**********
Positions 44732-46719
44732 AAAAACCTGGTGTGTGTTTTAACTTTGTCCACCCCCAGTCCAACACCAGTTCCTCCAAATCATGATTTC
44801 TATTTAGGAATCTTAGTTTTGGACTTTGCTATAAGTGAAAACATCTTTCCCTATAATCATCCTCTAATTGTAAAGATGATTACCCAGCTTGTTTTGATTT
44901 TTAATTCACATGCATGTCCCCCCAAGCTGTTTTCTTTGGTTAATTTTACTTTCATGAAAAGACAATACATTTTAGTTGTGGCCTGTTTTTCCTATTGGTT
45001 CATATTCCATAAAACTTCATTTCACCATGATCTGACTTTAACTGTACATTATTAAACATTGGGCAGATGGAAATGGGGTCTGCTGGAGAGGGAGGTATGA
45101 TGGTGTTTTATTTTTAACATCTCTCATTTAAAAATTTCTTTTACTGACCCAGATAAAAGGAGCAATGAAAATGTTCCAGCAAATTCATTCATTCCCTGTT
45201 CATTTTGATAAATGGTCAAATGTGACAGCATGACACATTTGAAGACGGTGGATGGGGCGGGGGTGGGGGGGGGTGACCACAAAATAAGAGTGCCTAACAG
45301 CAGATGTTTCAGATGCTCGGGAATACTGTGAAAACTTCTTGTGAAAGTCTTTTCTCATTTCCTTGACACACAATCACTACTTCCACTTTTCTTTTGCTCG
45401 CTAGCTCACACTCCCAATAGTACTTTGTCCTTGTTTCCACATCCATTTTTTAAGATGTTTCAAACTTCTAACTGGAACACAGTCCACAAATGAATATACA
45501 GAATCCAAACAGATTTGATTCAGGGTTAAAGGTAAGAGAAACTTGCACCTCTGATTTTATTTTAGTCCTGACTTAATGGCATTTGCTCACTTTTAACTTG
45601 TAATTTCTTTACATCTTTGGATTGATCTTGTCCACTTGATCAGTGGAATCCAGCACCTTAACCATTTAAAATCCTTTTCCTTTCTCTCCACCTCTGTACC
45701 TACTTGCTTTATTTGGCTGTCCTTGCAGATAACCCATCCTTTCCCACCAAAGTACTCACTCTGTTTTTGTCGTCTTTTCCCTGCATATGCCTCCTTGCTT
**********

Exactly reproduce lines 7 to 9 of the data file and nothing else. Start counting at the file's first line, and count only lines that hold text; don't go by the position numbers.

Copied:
45201 CATTTTGATAAATGGTCAAATGTGACAGCATGACACATTTGAAGACGGTGGATGGGGCGGGGGTGGGGGGGGGTGACCACAAAATAAGAGTGCCTAACAG
45301 CAGATGTTTCAGATGCTCGGGAATACTGTGAAAACTTCTTGTGAAAGTCTTTTCTCATTTCCTTGACACACAATCACTACTTCCACTTTTCTTTTGCTCG
45401 CTAGCTCACACTCCCAATAGTACTTTGTCCTTGTTTCCACATCCATTTTTTAAGATGTTTCAAACTTCTAACTGGAACACAGTCCACAAATGAATATACA